Until recently, I had not been a Twitter user. For one thing, I didn’t understand it. I followed a few news organizations and personalities, but that was mostly uninteresting. I didn’t send Tweets because I had no followers to receive them.
Then one day while searching, I found some educational organizations. Following them, I happened upon an ASCD chat one evening with guest host Grant Wiggins. I’m not going to lie; that was cool. Especially when Wiggins tweeted a response to @sullivan884.
I left that chat session feeling like I had engaged in a personal conversation with a sage whose work in education influences what I do each day.
Twitter addiction about to happen. That event piqued my interest. Who else can I follow? What chats can I join? What more can I learn?
I have since — ha! All of three weeks, maybe?-- found interesting hashtags, more chat sessions, and dozens of energetic educators who share ideas, pose thought provoking questions, link to articles and personal blogs, and offer intellectual challenge and learning within the confines of 140 characters at the time.
After last night, I’m really hooked. I joined #ELAchat at 8:00 PM and continued with #TeachWriting at 9:00 PM. The ideas were flying by on my screen. I had so much fun! But more than that, I learned from others, and I shared with others. Some tweets reinforced my philosophy; others challenged me with new ways of thinking.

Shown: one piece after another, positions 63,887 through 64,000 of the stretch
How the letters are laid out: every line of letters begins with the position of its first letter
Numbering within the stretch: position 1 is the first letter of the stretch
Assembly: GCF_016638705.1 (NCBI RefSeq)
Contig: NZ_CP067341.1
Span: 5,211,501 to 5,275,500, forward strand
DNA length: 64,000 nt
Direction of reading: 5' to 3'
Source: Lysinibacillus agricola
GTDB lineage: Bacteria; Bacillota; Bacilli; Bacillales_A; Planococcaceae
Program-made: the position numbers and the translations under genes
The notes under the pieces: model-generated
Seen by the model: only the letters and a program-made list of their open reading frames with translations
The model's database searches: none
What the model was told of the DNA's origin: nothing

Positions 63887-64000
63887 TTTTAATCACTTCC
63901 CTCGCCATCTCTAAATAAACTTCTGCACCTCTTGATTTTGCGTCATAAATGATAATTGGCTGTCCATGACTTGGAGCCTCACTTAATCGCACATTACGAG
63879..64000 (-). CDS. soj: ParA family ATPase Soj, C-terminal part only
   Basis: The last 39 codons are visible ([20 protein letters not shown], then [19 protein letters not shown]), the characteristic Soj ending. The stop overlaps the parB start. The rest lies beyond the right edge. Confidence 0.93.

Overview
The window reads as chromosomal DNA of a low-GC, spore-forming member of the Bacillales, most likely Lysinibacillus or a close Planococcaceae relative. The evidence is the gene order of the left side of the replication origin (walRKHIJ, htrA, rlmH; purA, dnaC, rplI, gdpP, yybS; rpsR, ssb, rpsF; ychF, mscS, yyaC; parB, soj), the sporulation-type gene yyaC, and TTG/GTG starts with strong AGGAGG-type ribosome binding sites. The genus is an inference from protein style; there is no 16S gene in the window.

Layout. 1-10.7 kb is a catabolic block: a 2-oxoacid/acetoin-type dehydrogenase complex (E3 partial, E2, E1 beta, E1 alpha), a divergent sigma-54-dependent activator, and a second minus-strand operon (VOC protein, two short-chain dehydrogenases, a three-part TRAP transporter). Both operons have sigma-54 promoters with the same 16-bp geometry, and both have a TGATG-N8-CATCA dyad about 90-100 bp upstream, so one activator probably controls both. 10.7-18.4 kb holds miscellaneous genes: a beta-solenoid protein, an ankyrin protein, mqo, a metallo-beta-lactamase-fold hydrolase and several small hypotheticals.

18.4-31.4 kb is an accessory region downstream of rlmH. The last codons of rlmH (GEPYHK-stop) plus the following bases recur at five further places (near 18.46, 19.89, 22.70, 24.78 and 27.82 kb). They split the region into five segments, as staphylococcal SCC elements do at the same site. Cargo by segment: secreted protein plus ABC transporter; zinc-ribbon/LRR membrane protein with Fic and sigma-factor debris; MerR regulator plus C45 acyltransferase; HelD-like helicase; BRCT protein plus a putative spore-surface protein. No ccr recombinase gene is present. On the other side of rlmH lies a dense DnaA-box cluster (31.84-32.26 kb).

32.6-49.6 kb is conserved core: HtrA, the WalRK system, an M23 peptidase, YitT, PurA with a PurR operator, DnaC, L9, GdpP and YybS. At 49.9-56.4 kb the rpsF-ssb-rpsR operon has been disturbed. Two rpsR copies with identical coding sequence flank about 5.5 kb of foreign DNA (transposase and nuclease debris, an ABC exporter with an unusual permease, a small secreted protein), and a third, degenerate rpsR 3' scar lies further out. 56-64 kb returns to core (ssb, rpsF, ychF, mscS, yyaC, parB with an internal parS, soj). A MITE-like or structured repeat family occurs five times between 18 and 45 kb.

Not only did I find and follow new personalities, but also I received some new followers. One in particular made my day. She asked for ideas about how to write in ways other than formal paragraphs and essays. I offered some suggestions. Today, she tried one of those suggestions in her classroom and sent me another Tweet to say how well it worked. You think she was the only one excited? I was excited, too. And I have a sneaking suspicion that her students were excited trying a different style of writing today, also.
My goal as an educator is to help students learn better and to help teachers teach better. In 140 characters or less, I made a difference in some students’ lives today because their teacher connected with strangers to improve her professional practice. That’s the power of this connected world we live in.
Professional development via Twitter. Quality ideas shared with thirsty educators.
What chats do you join? Which educators do you follow? Share your ideas. Let's grow together.